Behind The Barriers Director’s Cut: Celebrity encounters
Jeremy Powers trains in Athens, Georgia, and Sam Smith borrows an overcoat from Leonard Cohen
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Last week, I saw the bass player from Of Montreal in a coffee shop in Athens, Georgia. I was in town shooting Jeremy Powers training for cyclocross nationals. At first I had no idea who it was, but his face was so familiar. About 20 minutes later, I made the connection. I had seen them live, maybe five years ago, and since then, because I’m a big fan, I’ve looked at countless press photos. It was hard to put it together because I was used to seeing him wearing makeup.
Then I started to think about all of the odd “celebrity” encounters I’ve had over the years. Here’s my top five:
5. Seeing Jeff Garlin in the airport
4. Seeing Richard Simmons in the airport
3. Being on the same flight as Kanye West
2. Telling Tina Weymouth and Chris Franz a story about my dad, and getting them to both sign my neck with a Sharpie marker
1. Going to Leonard Cohen’s house and having him loan me a fur-lined overcoat
They all have cool stories associated with them, but I think No. 1 is worth telling in this journal. I was 20 and a sophomore in college in Fitchburg, Massachusetts. My friend, who was in school at Rutgers in New Jersey, was on a meandering trip to Quebec City to hang out with a girl. He had made it to Fitchburg by train. I had a car, so the plan was for us to drive to Montreal, hang out a bit, and he would continue on by bus. Just before we hit the Canadian border, we picked up a friend who was going to college in Johnson, Vermont.
All three of us were 20, and not really concerned with maintaining our appearance. Border control was instantly suspicious of us. They took our drivers licenses and found out that our friend from Johnson had two DUIs on his record. Apparently that’s reason enough not to let you into Canada. So, we turned around, and headed back.
The new plan was to spend the night in Johnson, after which, my Rutgers friend and I would head across the border the next day. I did all the driving that afternoon and, as we approached the border, my friend, who had taken acid in the morning, played Leonard Cohen CDs over and over again while staying pretty quiet.
I don’t know if there was a memo at the border control office, or what, but those guys pounced on us. They went all out. They fully searched our car, and performed isolated interrogation sessions. I remember them asking me in a french accent, “Does your friend use drugs?”
I said, “I don’t know what he does when I’m not around, but I’ve never seen him do any.” It was a lie, but I felt like it was the smartest answer.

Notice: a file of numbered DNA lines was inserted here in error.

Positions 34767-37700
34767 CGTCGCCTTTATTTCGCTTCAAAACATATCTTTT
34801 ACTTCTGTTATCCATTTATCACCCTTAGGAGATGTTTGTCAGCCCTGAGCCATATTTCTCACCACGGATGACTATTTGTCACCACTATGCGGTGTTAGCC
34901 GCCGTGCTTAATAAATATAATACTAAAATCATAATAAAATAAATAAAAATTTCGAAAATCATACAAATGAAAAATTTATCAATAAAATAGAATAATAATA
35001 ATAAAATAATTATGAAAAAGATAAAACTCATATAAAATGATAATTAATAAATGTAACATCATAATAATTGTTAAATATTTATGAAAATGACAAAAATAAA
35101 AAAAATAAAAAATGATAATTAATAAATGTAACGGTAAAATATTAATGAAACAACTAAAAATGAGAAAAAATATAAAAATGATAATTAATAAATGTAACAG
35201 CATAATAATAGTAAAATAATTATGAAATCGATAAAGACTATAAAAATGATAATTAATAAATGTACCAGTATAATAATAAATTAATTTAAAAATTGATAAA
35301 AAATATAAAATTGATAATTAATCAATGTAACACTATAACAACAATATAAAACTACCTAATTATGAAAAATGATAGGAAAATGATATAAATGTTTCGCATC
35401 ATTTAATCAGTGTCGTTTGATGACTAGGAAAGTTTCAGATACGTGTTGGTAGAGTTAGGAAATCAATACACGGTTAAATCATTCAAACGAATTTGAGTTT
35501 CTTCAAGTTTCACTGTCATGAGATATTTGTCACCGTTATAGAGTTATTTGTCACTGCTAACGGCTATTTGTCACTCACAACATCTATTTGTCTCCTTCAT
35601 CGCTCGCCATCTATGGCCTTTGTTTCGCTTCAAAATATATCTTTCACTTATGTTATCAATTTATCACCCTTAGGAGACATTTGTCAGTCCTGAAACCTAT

They eventually let us through, but only after getting an earful from our host in Montreal. My Rutgers bro had this old family friend who lived in Montreal. She had been college friends with his father. I heard her on the other end of the phone with the officer, screaming, “You let my boys through! They must be so tired!”
Once we arrived at her house, she wanted to take us out for dinner and drive us around to show us the city. She was a ball of energy. She kept making references to “Leonard,” saying things like, “You boys are so skinny! Leonard has some bagels next door. You can have those for breakfast.” We knew that this woman knew Leonard Cohan, but both of us being fans, we were aware that he now lived in California. So we chalked it up to her being a little nutty. We walked over to a Mexican restaurant near her house. It was at this point that I realized my friend was not really in a normal state of mind.
After dinner we were walking around the neighborhood. We could see a man and woman looking through the front window of a hardware store. They seemed really interested in what was going on in the closed hardware store. Our host yelled out from down the street, “Leonard!” and the man turned around. Apparently she wasn’t nutty, and Leonard Cohen owned the apartment next to her’s and was in town to receive an award. He said in his unmistakable deep voice, “Good to meet you guys. You look cold, let’s get you some coats.”
So we headed to his apartment, where he had a whole closet dedicated to overcoats. He handed us each a nice, heavy, fur-lined overcoat and said, “just make sure you get those back to me before you leave.” I looked to my friend and wondered what his perception of this whole interaction might be like. I’m pretty sure his memory of the whole incident might be a little different than mine. But I assure you, mine is more accurate.
Producer/Director, Behind The Barriers